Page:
“We must promote gender equality and empower girls to reach their full potential.”
Rochelle Courtenay - Founder, Share the Dignity
That Melbourne-based Veronica is compassionate, kind, and generous is a given. It is her drive and resolve to transform a situation in China that many would see as seemingly impossible that makes her so incredible. Half the Sky supports orphaned and at-risk children in China, implementing development programs to combat the devastating effects of institutionalisation.
You see confronting issues in doing your work. How do remain positive and focused on your mission?
Remaining positive and focused is actually simple because at Half the Sky, we see first hand how vulnerable, orphaned and disadvantaged children can actually overcome their unlucky beginnings with the help of loving adults in their life. Our work has found a way to reach hurt children in their formative years – providing them with hope, love, education, life skills and futures.
How do you measure the impact of your work with Half the Sky?
Twenty years ago, our global team began its journey of supporting orphaned and at-risk children in China – implementing development programs to combat the devastating effects of institutionalization. Today, it is our collective efforts that have ensured that over 150,000 children have benefited from the family-like love and nurture provided to them by their qualified caregivers – usually local women who have themselves been transformed by the opportunity to learn and love.
What guides you on a daily basis?
My beliefs around the meaning of my life and my connection with others guide me on a daily basis. As a mother myself, knowing that orphaned babies and children have dedicated people to kiss them goodnight, to snuggle with them, to love them, to praise them and to celebrate them is what helps me stay focused and energized in my work.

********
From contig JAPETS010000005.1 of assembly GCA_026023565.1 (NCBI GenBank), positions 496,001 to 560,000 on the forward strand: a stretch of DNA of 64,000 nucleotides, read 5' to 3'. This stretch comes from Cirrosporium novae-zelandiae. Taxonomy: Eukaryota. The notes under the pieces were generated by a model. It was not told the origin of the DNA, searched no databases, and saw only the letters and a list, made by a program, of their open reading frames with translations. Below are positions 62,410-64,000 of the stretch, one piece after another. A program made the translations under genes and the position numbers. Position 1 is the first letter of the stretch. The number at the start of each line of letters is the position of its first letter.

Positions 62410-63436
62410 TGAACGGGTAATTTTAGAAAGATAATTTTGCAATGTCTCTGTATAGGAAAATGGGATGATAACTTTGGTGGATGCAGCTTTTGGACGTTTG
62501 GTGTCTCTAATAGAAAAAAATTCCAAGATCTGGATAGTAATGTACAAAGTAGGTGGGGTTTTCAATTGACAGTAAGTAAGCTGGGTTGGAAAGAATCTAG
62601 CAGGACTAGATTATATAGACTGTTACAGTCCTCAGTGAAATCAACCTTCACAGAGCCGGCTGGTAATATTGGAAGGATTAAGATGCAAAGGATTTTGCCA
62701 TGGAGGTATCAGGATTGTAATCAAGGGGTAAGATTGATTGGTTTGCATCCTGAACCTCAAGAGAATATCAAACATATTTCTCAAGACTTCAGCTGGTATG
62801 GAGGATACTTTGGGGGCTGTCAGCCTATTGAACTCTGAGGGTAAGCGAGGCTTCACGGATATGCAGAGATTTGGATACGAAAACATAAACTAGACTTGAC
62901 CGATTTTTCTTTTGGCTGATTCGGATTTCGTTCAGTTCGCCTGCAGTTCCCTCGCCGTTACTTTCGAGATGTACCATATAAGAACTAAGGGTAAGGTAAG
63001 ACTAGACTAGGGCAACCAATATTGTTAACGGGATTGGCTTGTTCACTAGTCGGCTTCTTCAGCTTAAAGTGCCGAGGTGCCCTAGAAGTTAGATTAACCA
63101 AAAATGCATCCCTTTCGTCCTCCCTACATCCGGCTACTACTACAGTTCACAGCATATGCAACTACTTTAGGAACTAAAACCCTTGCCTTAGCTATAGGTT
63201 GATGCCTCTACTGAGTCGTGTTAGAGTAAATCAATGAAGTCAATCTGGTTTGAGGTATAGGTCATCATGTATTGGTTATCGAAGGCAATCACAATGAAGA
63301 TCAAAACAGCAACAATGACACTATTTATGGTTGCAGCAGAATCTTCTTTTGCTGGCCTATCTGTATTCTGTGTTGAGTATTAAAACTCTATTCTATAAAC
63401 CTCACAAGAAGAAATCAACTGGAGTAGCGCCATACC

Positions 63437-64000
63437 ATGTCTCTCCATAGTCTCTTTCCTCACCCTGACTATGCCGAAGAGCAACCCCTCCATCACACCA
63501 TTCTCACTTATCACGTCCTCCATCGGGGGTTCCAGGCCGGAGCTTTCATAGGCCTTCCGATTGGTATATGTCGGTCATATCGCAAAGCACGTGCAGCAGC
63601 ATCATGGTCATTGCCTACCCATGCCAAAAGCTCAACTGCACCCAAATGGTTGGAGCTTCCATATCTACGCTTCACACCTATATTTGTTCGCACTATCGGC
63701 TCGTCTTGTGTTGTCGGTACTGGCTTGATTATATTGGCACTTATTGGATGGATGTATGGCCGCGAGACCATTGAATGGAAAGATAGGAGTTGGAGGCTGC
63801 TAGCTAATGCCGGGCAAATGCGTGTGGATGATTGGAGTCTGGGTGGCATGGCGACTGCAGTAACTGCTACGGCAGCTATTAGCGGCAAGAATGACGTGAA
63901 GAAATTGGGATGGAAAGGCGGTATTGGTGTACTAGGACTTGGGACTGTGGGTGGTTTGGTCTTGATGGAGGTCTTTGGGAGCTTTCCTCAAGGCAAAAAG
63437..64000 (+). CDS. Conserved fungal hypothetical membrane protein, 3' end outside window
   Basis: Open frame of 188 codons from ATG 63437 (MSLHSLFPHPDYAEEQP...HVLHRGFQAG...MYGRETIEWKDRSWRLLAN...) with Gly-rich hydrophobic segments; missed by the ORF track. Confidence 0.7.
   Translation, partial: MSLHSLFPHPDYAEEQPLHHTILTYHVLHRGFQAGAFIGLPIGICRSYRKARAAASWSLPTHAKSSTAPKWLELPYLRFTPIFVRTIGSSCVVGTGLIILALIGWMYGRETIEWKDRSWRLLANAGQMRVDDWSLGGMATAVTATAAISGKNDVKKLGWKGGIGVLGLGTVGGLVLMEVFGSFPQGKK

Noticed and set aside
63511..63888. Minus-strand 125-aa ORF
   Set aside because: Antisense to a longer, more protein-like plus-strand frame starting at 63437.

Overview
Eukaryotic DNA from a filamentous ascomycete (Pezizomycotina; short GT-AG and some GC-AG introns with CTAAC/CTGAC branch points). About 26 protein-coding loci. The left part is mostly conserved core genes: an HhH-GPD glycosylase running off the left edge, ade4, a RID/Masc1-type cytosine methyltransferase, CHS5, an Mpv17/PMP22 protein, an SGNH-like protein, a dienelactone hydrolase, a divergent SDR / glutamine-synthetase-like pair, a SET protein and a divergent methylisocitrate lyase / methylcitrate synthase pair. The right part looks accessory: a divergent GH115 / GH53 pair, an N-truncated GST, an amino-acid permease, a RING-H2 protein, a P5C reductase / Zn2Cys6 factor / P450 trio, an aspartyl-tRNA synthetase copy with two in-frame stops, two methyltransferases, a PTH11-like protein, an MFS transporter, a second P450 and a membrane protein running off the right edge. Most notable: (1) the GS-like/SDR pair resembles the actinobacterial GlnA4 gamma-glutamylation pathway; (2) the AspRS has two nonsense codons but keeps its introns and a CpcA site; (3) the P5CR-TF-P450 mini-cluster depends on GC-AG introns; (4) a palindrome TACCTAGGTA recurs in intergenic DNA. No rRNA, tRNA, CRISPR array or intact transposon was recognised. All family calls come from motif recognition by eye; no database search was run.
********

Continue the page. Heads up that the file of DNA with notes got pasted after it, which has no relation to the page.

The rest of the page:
What is your personal mantra?
My personal mantra involves not wasting my life and underrating the duty of being happy and grateful! I believe that I am the happiest when I am working on myself, connecting with people who share my interests and values and raising my children to understand that we all need to contribute in some way and challenge preconceptions about what is possible.
When have you felt the most confident?
I have felt most confident when I just don’t ‘love’ but ‘show proof of love’ – it is one thing to have love in my heart, but another to act in such a way as to benefit the lives of others. My confidence increases knowing that our programs are positively impacting the courageous children that we serve as well as their communities.
What have you learnt from other women in your life?
Other women have taught me how important it is for girls (especially) to have visible and positive role-models in their life. Their demonstration of love, grit, vulnerability, compassion, self-awareness and drive prove to me that women can be effective mentors, inspirational change-makers and great friends.
What do you hope for the girls of the future?
My hope for girls of the future is that their dreams and ambitions are not limited, no matter where they are born. I want it to be the norm that they are provided with skills and options that build their belief and self- confidence that they are valued. World leaders – and all of us – must resolve to promote gender equality and empower girls and remove all barriers that prevent girls from reaching their full potential.